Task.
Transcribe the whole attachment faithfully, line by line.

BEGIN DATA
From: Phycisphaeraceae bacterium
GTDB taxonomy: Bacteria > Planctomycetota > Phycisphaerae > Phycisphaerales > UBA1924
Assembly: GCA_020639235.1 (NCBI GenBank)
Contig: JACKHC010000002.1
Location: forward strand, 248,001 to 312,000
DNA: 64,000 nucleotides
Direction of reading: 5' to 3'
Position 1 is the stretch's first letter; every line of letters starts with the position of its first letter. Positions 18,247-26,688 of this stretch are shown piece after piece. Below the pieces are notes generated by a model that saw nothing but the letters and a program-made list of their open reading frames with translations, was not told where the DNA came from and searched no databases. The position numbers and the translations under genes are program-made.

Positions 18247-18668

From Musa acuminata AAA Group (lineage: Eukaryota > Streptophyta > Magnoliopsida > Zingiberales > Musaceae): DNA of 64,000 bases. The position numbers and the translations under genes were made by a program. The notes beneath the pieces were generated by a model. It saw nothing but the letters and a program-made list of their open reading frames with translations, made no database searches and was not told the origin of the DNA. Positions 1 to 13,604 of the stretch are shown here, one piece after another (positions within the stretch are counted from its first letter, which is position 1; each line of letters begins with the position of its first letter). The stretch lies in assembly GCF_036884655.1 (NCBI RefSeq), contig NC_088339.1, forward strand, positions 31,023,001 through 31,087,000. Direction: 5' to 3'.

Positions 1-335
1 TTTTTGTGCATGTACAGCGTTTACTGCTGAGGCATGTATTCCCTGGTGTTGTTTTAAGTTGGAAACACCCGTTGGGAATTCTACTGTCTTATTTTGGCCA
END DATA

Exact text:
From: Phycisphaeraceae bacterium
GTDB taxonomy: Bacteria > Planctomycetota > Phycisphaerae > Phycisphaerales > UBA1924
Assembly: GCA_020639235.1 (NCBI GenBank)
Contig: JACKHC010000002.1
Location: forward strand, 248,001 to 312,000
DNA: 64,000 nucleotides
Direction of reading: 5' to 3'
Position 1 is the stretch's first letter; every line of letters starts with the position of its first letter. Positions 18,247-26,688 of this stretch are shown piece after piece. Below the pieces are notes generated by a model that saw nothing but the letters and a program-made list of their open reading frames with translations, was not told where the DNA came from and searched no databases. The position numbers and the translations under genes are program-made.

Positions 18247-18668

From Musa acuminata AAA Group (lineage: Eukaryota > Streptophyta > Magnoliopsida > Zingiberales > Musaceae): DNA of 64,000 bases. The position numbers and the translations under genes were made by a program. The notes beneath the pieces were generated by a model. It saw nothing but the letters and a program-made list of their open reading frames with translations, made no database searches and was not told the origin of the DNA. Positions 1 to 13,604 of the stretch are shown here, one piece after another (positions within the stretch are counted from its first letter, which is position 1; each line of letters begins with the position of its first letter). The stretch lies in assembly GCF_036884655.1 (NCBI RefSeq), contig NC_088339.1, forward strand, positions 31,023,001 through 31,087,000. Direction: 5' to 3'.

Positions 1-335
1 TTTTTGTGCATGTACAGCGTTTACTGCTGAGGCATGTATTCCCTGGTGTTGTTTTAAGTTGGAAACACCCGTTGGGAATTCTACTGTCTTATTTTGGCCA